Further research showed that around 80 percent of the contents of Frontline Plus are not chemicals that fight pests, they are ethanol, glycol ether, and otherwise “inactive” ingredients. Since these “other” ingredients are inert, Merial doesn’t have to disclose much about them. I didn’t notice any weird side effects with my dog after using Frontline, but part of me still wonders if it’s the safest thing for her, since the company didn’t list the other ingredients in the product. It’s a bit off-putting.

After doing some research, it does appear vets have conflicting ideas about Frontline use. Some believe it is linked to a major illness that can potentially be linked to a dog’s death, while others claim there is nothing to be concerned about. Many respond to the rumors that Frontline is not healthy for dogs by acknowledging that many people apply the product incorrectly to their dog, resulting in pets having a reaction. Also, you’re not supposed to put the product onto raw skin areas or open wounds on your pet or feed it to your pet, as the box also warns.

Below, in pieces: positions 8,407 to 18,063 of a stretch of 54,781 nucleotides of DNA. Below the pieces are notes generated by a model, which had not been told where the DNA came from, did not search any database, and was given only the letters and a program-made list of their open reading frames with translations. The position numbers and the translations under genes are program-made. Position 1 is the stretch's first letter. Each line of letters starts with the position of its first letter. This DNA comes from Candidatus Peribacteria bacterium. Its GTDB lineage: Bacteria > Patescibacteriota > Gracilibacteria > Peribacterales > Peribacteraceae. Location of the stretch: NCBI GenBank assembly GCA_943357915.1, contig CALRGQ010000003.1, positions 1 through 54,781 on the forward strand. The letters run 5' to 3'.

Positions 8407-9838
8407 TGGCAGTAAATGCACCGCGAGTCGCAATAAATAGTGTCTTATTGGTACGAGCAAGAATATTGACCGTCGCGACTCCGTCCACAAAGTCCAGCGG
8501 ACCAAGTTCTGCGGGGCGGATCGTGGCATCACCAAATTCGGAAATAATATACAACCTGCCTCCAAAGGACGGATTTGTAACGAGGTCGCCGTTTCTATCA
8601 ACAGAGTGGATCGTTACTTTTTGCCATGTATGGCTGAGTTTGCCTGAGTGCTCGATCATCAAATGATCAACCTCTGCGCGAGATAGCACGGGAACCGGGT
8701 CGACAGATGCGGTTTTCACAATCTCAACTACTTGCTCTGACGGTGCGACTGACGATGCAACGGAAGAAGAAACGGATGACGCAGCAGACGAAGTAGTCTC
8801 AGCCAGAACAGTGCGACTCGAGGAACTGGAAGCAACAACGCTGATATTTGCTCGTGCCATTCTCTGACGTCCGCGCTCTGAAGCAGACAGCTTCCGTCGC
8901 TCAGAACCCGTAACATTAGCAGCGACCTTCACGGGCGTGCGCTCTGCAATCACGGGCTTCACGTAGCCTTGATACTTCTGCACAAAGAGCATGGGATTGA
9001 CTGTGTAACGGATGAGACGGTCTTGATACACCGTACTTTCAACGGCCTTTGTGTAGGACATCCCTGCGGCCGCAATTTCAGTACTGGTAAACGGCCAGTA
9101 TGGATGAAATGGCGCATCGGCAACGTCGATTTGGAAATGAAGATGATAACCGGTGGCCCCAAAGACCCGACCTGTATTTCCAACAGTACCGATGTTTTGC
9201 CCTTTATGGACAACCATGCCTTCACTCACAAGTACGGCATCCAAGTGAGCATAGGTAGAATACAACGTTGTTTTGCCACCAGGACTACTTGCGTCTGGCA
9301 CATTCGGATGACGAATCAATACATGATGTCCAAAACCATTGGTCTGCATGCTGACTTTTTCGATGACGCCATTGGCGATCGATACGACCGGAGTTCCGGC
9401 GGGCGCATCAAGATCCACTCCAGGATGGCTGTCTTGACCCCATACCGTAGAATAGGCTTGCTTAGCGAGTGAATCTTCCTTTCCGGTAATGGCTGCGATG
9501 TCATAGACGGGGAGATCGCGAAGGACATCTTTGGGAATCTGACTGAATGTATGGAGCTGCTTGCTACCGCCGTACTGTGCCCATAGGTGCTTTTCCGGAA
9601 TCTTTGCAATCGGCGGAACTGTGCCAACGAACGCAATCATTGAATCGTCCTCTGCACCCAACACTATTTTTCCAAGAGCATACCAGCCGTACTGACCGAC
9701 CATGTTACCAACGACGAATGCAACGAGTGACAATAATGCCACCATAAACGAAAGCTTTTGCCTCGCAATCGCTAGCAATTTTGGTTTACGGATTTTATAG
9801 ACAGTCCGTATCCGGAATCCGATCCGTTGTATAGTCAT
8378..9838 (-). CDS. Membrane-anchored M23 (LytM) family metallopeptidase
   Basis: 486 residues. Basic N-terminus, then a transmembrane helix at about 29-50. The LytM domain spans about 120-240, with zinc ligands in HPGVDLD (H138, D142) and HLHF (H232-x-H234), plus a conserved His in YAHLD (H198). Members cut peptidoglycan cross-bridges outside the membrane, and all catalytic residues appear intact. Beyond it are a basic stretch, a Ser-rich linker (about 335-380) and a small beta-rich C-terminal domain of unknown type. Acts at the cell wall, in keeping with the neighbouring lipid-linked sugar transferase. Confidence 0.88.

The consensus among most veterinarians, and myself, is that while there are more natural ways of protecting your dog against ticks (some people suggest neem oil as a good alternative – whatever that is!), using more natural methods may result in your dog getting more ticks, which may then lead to higher risks of contracting tick-borne illness. In a place where the tick problem is so rampant, like where we live, I’d rather not take my chances. Not using a chemical prevention method is a tradeoff many pet owners feel is not worth the risk.

Overall, the product did what it said it was going to do, and for that, it gets 5 stars. But because I don’t have a clear idea of what “other ingredients” are (the company does not disclose them on the packaging), and because the product didn’t kill a tick before it bit my dog, I give it an average of 3 stars. My expectations were higher than what the product delivered. Although, this was my pet’s first time using Frontline, so I’m wondering if more consistent treatment will lead to better results.